The opening of The Turn of the Screw parallels and extends the essay’s veneration of writing, as well as reading. The novella’s opening foregrounds a sense of power in narrative, as the narrator describes how it “held us”, a verb denoting captivation and connoting awe.[5] These states of being are typically assigned to devout Christian worshippers whose attention is wholly focused on the pastor and his sermon. Thus, the first line of the text links to James’s earlier expressed belief that the art of narrative is ‘sacred’. It is also noted in the text that the audience are “sufficiently breathless” – an onomatopoeic phrase, due to the sibilant sounds and soft fricatives – and this suggests they are overcome.[6] The religious imagery related to literature is here extended, as the holding of breath implies an atmosphere of wonder and transcendence. Whilst in both texts James values reading and writing highly, he also acknowledges that the written word is not necessarily moral. In The Art of Fiction, he insists that “the only obligation to which in advance we may hold a novel […] is that it be interesting”, and insinuates that it is “arbitrary” to evaluate a text on the basis of its morality.[7] The Turn of the Screw’s prologue illustrates this point. The character of Douglas is very clear in his warnings that the tale is “quite too horrible”, the intensifier signifying that it should not be told.[8]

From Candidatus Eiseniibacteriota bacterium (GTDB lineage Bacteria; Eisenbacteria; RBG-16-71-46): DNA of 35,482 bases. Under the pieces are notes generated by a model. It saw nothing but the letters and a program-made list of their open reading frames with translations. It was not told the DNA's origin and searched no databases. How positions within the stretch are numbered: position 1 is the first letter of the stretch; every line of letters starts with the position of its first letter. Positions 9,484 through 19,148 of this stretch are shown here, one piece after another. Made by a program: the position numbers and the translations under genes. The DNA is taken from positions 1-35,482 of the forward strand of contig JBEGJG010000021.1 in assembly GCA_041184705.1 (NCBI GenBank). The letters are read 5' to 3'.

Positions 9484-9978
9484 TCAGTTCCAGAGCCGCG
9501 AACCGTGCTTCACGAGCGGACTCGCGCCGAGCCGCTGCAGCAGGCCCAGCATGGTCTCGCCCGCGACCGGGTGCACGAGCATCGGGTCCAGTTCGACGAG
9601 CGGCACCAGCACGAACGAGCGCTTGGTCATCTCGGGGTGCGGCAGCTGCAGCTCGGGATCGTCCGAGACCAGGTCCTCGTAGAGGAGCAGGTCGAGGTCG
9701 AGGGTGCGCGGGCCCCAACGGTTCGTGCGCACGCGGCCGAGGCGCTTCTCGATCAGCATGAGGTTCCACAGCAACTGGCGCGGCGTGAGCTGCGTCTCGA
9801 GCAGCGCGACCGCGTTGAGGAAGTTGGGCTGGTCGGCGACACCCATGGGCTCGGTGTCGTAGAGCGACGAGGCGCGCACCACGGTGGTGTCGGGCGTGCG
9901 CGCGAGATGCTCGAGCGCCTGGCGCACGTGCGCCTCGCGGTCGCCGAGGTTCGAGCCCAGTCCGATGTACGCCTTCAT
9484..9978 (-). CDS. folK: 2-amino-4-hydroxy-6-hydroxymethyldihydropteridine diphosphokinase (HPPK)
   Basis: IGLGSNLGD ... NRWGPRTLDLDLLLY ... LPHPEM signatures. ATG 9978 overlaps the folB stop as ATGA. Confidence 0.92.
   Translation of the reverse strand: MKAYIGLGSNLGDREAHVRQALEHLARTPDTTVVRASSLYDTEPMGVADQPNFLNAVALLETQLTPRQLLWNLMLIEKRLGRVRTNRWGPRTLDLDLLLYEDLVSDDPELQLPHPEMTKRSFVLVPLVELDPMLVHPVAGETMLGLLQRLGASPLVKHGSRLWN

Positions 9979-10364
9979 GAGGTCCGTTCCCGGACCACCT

He stresses the “ugliness and horror and pain” of the story, and the multiple co-ordinating conjunctions create the sense that the awfulness is infinite.[9] Furthermore, he appears to stutter, displaying his distress over the subject, when speaking of the “dreadful – dreadfulness!”[10] However, rather than convincing the audience that they do not wish to hear about it, this heightens their enthusiasm. They agree that it is the horror of the tale that “give[s] the thing the utmost price”[11], a sentiment which reflects James’s idea – there is nothing that people “ought to like or to dislike” from a moral perspective, there are only preferences and interests.[12] One of the women listening to Douglas’s preamble imagines that the gory details will be “delicious”[13], not because she lacks concern for the horrors which promise to unfold but because she is one kind of ‘reader’ – one who likes a tale to be “full of incident and movement”, and takes pleasure in mystery.[14] This pre-empts criticism of the novella, as many contemporary reviews of The Turn of the Screw insist that it contains “the very breath of hell”[15] and is “distinctly repulsive”[16], whilst failing to recognise the merits of the work.